Beaters are the most reliable cars

"Oh no, not I, I will survive"

I'm no stranger to slow cars as you might have guessed from my posts so far. Even as I'm writing this, the fastest car my family owns is a 2014 Toyota Camry SE and the fact that it has spoiler does not make it a very fast car by any stretch of the imagination. But the car that hardly gets any attention anymore and the car I forget we own most of the time, is my dad's 2004 Kia Optima LX.

This car was the first car we owned when we came to America from Romania. My dad bought it from $3,000 from its previous owner who also happened to be Romanian. Now at the time of purchase, this thing was pretty clean. Since it was our first and only car at the time, it took the usual beating that a family car usually takes and then some. We took it on long trips, my mom and I both learned to drive on it and my dad took it on his daily commute to work every day.

One thing that took the biggest toll on it, especially on the trunk and its lining, was the janitor job we used to have. My parents worked for a janitorial company and went out to clean various offices around town. That meant that all of the necessary tools, the broom, mop, wheeled trash can and vacuum cleaner all had to fit in a mid-size sedan. Moving the trash can in and out of the trunk rubbed on the trunk lining which eventually just did a "dad going out for cigarettes" trope and ripped straight off. Trash can 1, trunk 0.

That job came and went and the car went back to just being used as a commuter car for the various jobs my dad had throughout the years. Somewhere along the line, somebody must have put some kind of hex on that car because it seemed to attract dents, scratches and crashes whenever it so much as touched the pavement. A door ding there and a rear end there and the car had scars everywhere. None of the crashes were major, thankfully, but they were just enough to make the corners of the rear bumper look like an orange being peeled and the trunk to refuse to close unless it was asked very nicely. At one point, somebody hit one of the fenders in such a way that it bent inward and prevented the door from fully opening. Thankfully the cost to fix such an issue was somewhere in the neighborhood of taking a crowbar to the fender and bending it back.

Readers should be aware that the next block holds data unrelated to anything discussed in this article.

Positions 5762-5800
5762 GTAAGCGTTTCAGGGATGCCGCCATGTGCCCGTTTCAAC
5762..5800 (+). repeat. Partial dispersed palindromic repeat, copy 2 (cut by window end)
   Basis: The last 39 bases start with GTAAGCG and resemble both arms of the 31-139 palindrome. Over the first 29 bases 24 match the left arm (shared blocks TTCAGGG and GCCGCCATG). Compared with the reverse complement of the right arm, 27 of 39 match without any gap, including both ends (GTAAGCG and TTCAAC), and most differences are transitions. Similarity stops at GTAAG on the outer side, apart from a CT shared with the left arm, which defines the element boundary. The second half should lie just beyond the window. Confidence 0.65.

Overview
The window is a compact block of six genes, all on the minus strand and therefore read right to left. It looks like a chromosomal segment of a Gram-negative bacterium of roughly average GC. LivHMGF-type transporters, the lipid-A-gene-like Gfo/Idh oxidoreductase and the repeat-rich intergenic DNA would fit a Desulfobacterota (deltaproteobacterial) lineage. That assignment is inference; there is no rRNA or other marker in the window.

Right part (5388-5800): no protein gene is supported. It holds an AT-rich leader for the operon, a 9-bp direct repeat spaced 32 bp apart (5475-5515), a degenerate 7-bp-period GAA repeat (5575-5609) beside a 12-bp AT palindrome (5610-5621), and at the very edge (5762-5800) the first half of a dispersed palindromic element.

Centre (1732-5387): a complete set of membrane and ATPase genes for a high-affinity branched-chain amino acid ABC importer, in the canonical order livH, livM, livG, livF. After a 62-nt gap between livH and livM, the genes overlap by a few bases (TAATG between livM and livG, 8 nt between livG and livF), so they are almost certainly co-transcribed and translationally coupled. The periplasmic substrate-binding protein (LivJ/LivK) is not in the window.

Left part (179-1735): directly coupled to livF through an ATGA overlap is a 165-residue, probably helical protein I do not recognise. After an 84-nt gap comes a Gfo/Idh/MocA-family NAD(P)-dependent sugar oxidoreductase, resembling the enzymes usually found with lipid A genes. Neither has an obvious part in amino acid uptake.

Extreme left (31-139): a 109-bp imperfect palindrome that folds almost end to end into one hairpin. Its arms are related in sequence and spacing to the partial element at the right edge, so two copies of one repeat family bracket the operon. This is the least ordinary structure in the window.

The car now looks like something between a hailstorm victim and a driver's ed car and the rear window tint resembles a roll of bubble wrap. Let's just say it won't win any Concours d'Elegance anytime soon.

Even through the past 11 years of abuse and the general wear and tear of being a daily driver, there has never been a major mechanical problem with this car. Sure the airbag light is on but if you don't crash, who even needs those! The most my dad had to fix on the car was some hose that would have probably been fixed just as well with the NASA-approved way of throwing a roll of duct tape at it. Fortunately, he's a bit smarter than I am and just bought a new hose online and got a mechanic friend to install it. Nothing else since then; I mean the thing just runs like a charm. Sure it looks like it's about ten years older than it is and it has almost 200,000 miles on it but it's pretty much a 90s Civic and will likely outlive us if the crash curse doesn't catch up to it.